Regional Reviews: Los Angeles
Also see Sharon's review of Grace
And they sing well. Despite the hideous dresses and corny dance routines - indeed, in spite of every bit of comedy woven into the script of The Marvelous Wonderettes, it never, ever forgets that its main purpose is to have four talented performers sing upwards of thirty classics. But with the singing - between songs and in the staging during them - comes the creation of four distinct characters.
Kim Huber is Missy, the eyeglasses-wearing, control-geek of the bunch. Missy is the one who sewed the girls' costumes, counts out the dance steps under her breath for the other girls, and has a crush on a teacher when everyone else has an actual boyfriend. Kirsten Chandler is Cindy Lou, the "pretty one." Which is to say, Cindy Lou knows that she's pretty and simply expects the other girls to yield up the spotlight in her favor. Julie Dixon Jackson is Betty Jean, from whom Cindy Lou has stolen a song and a good deal more. Rounding out the bunch is Bets Malone, as playfully goofy Suzy, who plants her chewing gum on her microphone when she needs to concentrate on singing, and is extremely excited since she just got "pinned" by the guy working the lights.
The characters of the individual Wonderettes make themselves apparent as the four girls provide prom entertainment. They have a paper "cootie-catcher" which they have renamed a "dream catcher" and use to determine which of them will next sing about her dream lover. It's hokey, but it's exactly the sort of thing you'd expect from teenage girls thinking they're providing touching prom entertainment - and it's funny because of it. The problem is, there isn't all that much of it, and, in places, the show's first act risks becoming only a concert. In an effort to fill the void, author Roger Bean has added an "environmental theatre" element, by which the audience members are all considered prom attendees. At one point, we are asked to fill out "prom queen" ballots, and the show stops as the girls wait for us all to pass in our ballots for tabulation. It's all for naught, though; the prom queen is predetermined by the script, and it leaves you wondering why they even bothered.
The second act finds the Wonderettes coming back together for a repeat performance at their class's ten year reunion. This offers the opportunity for another decade's worth of songs (and some equally funny costumes - credit designer Sharell Martin). During their reunion, each singer has a three-song set in which she explains (sometimes with a little narration) what has happened to her in the intervening years. It is here that the show's songs move closer to being used in a traditional musical theatre sense - expressing the character's emotions - rather than simply being performance pieces. One Wonderette might explain her love life in one song, and the others may offer her advice in the next. The problem here is that the song choices don't entirely fit the plot they're squeezed into. At one point, the songs "Son of a Preacher Man" and "Leader of the Pack" follow each other as descriptions of the same guy. While it's certainly possible for a preacher's son to be a wild, tough kid, it's hard to reconcile "when his daddy would visit he'd come along" from "Preacher Man" with "My folks were always putting him down/They said he came from the wrong side of town" from "Pack." And I'm not entirely certain that the correct response to a woman with a cheating man is "Tell Him" ("Tell him that you're never gonna leave him/Tell him that you're always gonna love him"). Either the plot has to change to better fit the songs, or the songs do.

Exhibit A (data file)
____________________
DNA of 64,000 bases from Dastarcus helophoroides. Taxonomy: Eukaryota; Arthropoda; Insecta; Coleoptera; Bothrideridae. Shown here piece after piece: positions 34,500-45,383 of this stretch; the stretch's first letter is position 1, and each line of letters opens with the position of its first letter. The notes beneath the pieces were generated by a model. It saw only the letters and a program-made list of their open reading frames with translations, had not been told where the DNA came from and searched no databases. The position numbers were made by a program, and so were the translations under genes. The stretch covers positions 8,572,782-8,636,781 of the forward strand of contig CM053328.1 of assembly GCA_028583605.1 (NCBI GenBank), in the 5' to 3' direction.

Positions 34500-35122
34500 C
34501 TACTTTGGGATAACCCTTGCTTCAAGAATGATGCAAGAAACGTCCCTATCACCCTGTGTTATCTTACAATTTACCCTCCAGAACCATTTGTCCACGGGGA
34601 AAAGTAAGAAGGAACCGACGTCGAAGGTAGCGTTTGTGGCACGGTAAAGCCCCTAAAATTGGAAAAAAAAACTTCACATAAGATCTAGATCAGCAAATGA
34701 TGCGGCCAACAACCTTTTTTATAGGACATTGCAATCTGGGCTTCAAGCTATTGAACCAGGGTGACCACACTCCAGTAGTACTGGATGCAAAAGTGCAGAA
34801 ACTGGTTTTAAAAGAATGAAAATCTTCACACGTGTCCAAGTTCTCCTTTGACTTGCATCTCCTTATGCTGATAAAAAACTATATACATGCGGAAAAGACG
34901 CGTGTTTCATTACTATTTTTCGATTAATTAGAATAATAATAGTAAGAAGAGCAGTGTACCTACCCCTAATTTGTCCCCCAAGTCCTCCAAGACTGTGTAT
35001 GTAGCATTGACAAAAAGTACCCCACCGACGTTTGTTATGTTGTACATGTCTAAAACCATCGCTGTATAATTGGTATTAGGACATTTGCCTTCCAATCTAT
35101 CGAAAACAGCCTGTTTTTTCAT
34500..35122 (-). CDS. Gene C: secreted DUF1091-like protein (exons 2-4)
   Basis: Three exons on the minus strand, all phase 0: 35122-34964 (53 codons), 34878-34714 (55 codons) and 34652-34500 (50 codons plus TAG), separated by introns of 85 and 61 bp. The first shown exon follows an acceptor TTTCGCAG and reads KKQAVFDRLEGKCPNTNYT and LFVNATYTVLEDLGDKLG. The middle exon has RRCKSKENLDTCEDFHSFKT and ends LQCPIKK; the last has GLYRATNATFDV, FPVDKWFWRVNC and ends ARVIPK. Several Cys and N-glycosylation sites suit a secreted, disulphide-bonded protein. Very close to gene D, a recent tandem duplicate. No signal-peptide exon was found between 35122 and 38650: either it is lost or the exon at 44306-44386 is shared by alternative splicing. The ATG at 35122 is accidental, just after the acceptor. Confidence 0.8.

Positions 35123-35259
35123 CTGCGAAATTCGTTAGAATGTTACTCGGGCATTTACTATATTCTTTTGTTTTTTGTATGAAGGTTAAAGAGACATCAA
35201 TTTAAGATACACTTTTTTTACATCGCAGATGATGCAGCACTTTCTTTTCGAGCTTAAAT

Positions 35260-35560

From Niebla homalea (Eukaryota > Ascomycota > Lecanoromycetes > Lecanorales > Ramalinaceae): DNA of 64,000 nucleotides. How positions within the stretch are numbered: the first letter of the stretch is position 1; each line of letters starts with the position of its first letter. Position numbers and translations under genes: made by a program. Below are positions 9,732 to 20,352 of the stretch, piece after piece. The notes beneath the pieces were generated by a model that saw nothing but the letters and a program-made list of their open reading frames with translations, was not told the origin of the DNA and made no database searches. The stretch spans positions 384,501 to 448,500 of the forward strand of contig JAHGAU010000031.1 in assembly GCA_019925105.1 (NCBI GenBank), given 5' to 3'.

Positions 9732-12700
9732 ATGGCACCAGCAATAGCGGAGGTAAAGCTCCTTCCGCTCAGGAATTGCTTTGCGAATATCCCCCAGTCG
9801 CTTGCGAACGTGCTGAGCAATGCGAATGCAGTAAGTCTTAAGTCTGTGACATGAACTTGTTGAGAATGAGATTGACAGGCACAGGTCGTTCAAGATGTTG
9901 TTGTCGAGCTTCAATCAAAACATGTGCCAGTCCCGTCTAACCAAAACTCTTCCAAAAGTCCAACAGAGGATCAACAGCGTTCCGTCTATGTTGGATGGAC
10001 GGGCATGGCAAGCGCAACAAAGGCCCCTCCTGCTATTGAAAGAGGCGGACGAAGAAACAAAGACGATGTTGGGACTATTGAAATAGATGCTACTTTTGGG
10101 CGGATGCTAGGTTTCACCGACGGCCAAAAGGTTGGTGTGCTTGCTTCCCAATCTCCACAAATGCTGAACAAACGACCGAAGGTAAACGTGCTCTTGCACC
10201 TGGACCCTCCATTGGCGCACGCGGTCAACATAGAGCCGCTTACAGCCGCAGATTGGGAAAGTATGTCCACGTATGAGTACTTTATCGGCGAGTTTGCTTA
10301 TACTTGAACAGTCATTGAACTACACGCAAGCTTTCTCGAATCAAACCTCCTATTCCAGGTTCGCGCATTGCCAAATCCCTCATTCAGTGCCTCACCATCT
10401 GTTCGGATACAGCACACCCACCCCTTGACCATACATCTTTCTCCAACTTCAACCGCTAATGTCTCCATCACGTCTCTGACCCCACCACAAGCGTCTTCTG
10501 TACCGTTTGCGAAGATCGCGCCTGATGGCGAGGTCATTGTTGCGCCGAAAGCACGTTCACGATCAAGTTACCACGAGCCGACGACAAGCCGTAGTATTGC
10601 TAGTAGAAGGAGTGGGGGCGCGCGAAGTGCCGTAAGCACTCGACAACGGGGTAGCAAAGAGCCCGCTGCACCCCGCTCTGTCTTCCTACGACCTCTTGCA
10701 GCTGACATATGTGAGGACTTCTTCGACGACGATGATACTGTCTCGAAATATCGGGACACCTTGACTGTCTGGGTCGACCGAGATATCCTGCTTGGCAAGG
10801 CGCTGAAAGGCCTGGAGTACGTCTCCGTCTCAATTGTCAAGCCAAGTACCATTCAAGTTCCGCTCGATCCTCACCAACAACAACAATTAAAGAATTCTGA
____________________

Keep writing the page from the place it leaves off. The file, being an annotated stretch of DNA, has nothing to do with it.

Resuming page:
Near the end of the show, Bets Malone leads the Wonderettes in a rousing version of "Respect." It's one of the precious few places in the show where the talented cast threatens to let go of traditional song stylings and just let loose with the powerhouse voices we all know they have. A few more well-chosen vocally explosive moments in the second act could really tear the roof off the place.
The Marvelous Wonderettes runs at the El Portal Forum Theatre through November 26, 2006. For tickets and information, see www.marvelouswonderettes.com.
David Elzer and Peter Schneider and Marvelous Dreams LLC present The Marvelous Wonderettes. Written and Directed by Roger Bean. Choreography by Janet Miller; Musical Direction by Allen Everman II; Orchestrations by Brian Baker; Scenic Design by Kurk Boetcher; Lighting Design by Jeremy Pivnick; Costume Design by Sharell Martin; Sound Design by Cricket S. Myers; Production Mixer Brian Svoboda; Wig Design by Jeff Weeks; Stage Manager Pat Loeb; General Manager Michael Sanfilippo; Marketing & P.R. by DEMAND PR.
Photo: Michael Lamont